UPDATED: These Austrian pharmacies offer rapid antigen tests

UPDATED: These Austrian pharmacies offer rapid antigen tests
A nurse holds a coronavirus antigen test. Photo: PASCAL GUYOT / AFP
More and more pharmacies are now able to carry out coronavirus testing. Here’s where you can get tested.

From Thursday, November 19th, pharmacies in Austria have been allowed to carry out coronavirus antigen testing. 

The Austrian Chamber of Pharmacists has now produced an extensive list of which pharmacies can carry out the tests in each federal state. 

There are currently dozens of pharmacies which can carry out the tests, although the list is expected to expand in the coming weeks. 

How does it work? 

The tests will cost between €25 and €40. While the tests will be available to everyone, an appointment will need to be made and the person taking the test must be symptom free. 

According to Austria’s Kurier newspaper, the tests are “available immediately”, provided the pharmacy has met a set of requirements laid out by health officials.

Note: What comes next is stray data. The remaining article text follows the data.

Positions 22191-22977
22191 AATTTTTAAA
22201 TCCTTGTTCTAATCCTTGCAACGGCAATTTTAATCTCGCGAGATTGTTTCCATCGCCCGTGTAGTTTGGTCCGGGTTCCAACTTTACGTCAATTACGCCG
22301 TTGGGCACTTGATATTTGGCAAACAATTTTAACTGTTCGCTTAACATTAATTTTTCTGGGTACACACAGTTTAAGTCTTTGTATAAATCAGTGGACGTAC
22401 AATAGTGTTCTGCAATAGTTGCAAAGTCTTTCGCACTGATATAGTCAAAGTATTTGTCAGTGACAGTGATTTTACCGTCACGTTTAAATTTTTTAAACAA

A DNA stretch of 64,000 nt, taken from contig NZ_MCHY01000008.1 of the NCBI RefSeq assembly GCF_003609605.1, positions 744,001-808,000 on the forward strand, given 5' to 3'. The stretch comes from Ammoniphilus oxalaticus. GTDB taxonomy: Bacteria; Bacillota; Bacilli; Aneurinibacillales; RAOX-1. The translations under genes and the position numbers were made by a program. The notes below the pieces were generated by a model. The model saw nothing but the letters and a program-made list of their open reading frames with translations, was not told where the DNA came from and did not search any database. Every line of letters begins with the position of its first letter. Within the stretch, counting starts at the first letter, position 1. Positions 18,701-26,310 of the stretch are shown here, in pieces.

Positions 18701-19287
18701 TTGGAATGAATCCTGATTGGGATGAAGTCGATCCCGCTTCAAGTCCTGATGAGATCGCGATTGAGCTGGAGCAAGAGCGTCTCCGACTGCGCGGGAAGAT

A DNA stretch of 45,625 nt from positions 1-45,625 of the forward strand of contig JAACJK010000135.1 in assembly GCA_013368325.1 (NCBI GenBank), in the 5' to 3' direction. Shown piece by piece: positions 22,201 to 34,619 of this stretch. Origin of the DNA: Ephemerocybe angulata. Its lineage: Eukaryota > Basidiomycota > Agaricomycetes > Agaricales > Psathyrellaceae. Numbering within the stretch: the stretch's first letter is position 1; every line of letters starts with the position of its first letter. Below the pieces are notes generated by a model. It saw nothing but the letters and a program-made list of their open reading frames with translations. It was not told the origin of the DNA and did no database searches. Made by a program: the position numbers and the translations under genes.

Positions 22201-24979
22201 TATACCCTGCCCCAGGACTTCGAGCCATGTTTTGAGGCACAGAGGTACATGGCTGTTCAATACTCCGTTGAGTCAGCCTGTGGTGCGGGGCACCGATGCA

Explained: Austria's mass testing plan ‘to end coronavirus lockdown in time for Christmas' 

In order to be allowed to dispense the tests, pharmacists will be required to register with the Chamber and have completed training on how to administer a throat swab. 

In addition, the area in which the tests are taken must be in a spatially different area to where the usual customer traffic arrives in the pharmacy. 

Demand for the tests is large, reports Kurier, with “requests coming in constantly”. 

Several pharmacies have been registered in each federal state, however there is as yet no state or nationwide register set up for which pharmacies are offering tests. 

Unlike PCR tests, antigen tests can provide a result in less than an hour. However, they are less accurate as they measure surface proteins of Covid-19 particles. 

This means that they are most effective for people who are highly infectious – i.e. with a high viral load. This means that unlike PCR tests there is the possibility that positive people may falsely receive a negative test result. 


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